At the cross-section of the discursive strategies for human progress born in the fires of the enlightenment, Pietro Marcello's Martin Eden is a rapturous examination of humanity's seemingly eternal struggle, one which firmly revives the period drama through its intoxicating formalism and stunning central performance. The story of a young writer who finds himself stuck between two distinct worlds, unwilling to succumb to authoritative ideals of human progress in which oppression lurks behind the ideals of social, political, or economic change, Martin Eden manages to be intimate yet exhaustive, featuring a sumptuous cinematic language of vitality and romanticism in which one man's ethical conviction leads him down a path of alienation. Intoxicating yet incisive, the true power of ideas is a salient theme which reverberates throughout the film's structuralism and yet the film recognizes the destructive aspects of such power, being confrontational towards vapid notions of utopian political or economic rhetoric. Pulsating with ideals centered around mutualism, libertarian socialism, and anarchism while wisely never being heterodox in approach, Martin Eden's narrative trajectory and denouement posits much of humanity's contentious nature as not only a biproduct of social stratification but perhaps more importantly humanity's hubris when it comes to our relationship with our ecological environment. Incapable or unwilling to accept the destructive nature of humankind's penchant for control, power, or authority over nature, Martin Eden's personal journey of self discovery - class stratification purveyed through a doomed bourgeoisie romance and his rejection of collectivist proclivities centralized power - becomes an astute yet cynical amalgamation of humanity, one in which self-destruction is driven by dogma and hubris - utopian ideas placing too much weight on the ubiquitous nature of unadulterated "good" or "progress" driven by our believe that we can transcend nature.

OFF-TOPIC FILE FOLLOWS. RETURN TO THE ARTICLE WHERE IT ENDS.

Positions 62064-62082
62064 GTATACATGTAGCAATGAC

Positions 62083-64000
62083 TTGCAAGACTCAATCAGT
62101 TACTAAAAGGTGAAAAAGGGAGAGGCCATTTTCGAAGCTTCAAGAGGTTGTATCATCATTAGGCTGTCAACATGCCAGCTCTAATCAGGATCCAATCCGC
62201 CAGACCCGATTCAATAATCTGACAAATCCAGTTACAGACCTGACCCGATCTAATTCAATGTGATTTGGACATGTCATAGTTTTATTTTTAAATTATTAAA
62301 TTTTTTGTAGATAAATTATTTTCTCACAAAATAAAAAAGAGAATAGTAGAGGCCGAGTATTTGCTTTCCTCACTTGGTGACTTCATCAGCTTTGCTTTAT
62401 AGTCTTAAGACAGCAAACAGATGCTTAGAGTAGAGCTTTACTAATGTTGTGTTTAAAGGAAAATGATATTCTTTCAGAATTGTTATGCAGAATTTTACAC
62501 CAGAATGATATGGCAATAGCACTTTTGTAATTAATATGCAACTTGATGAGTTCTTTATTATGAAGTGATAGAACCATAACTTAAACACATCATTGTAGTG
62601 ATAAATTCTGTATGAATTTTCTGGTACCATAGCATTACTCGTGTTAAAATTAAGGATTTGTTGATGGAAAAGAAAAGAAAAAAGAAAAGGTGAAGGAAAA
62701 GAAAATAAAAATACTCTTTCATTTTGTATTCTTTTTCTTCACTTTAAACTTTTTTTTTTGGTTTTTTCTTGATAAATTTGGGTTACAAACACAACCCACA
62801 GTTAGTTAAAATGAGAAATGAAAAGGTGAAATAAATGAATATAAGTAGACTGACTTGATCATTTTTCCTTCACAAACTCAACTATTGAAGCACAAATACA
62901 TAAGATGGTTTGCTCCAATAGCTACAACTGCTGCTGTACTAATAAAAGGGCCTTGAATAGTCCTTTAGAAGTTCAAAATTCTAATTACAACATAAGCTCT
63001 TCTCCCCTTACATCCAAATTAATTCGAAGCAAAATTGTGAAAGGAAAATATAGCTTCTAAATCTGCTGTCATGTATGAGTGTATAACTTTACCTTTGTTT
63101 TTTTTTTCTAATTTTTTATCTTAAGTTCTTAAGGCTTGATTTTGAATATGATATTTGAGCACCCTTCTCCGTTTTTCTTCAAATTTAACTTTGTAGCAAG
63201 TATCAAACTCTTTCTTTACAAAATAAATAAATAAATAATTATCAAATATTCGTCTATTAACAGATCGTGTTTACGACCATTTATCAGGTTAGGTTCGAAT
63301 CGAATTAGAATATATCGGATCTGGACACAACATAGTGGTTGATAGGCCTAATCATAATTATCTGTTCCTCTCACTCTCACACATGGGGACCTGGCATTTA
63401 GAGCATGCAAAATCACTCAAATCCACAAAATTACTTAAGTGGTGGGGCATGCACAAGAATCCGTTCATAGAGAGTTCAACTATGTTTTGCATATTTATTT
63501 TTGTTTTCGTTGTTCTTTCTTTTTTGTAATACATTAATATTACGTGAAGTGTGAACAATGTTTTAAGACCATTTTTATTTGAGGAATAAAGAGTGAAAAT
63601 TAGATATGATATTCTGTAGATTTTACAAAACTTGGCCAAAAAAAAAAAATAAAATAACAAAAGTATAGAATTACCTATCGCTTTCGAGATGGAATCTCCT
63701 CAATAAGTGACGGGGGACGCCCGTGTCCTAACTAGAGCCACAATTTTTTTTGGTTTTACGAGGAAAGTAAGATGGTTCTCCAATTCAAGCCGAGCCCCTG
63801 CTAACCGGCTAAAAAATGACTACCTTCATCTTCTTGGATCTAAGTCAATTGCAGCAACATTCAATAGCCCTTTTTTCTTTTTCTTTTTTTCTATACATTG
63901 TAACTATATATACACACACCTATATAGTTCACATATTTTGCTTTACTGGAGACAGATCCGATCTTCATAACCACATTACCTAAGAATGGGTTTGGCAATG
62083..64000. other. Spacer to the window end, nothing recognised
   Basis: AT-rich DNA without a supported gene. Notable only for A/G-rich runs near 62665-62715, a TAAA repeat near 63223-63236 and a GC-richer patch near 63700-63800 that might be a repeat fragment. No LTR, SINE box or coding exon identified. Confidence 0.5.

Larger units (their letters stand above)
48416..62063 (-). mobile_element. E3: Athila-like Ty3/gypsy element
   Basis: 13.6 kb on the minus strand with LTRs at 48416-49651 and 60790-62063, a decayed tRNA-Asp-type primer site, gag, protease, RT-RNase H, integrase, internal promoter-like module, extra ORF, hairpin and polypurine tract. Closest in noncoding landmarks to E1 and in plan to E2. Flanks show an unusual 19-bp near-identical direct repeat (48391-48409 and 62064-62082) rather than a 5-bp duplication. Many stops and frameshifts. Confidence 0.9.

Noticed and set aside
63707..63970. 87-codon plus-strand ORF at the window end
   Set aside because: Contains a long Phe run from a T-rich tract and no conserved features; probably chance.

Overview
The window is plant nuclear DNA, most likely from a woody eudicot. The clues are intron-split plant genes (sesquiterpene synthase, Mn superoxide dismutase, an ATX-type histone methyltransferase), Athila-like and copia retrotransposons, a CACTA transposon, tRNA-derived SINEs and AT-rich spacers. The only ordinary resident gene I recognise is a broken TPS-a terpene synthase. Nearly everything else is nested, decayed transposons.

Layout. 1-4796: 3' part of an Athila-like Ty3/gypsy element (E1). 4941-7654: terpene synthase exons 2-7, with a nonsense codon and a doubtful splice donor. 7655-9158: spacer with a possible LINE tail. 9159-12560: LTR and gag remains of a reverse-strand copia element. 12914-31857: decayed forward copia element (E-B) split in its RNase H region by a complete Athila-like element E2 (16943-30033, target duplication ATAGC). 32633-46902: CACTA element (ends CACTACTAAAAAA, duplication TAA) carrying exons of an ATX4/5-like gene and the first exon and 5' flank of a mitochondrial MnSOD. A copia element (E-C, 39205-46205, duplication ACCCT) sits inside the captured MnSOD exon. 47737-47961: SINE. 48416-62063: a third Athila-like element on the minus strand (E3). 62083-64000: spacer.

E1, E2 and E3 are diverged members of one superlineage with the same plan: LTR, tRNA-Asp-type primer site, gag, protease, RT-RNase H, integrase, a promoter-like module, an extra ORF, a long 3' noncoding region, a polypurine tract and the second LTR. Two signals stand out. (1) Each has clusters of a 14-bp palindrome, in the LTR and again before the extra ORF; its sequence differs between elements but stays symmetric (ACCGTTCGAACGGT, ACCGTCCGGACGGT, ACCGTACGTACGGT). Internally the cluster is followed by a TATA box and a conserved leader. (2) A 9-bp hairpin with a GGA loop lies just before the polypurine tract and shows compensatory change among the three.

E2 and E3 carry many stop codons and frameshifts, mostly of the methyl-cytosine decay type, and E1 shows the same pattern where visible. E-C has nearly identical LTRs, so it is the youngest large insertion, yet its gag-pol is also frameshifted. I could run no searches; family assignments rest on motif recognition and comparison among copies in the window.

Love of all things cinema brought me here.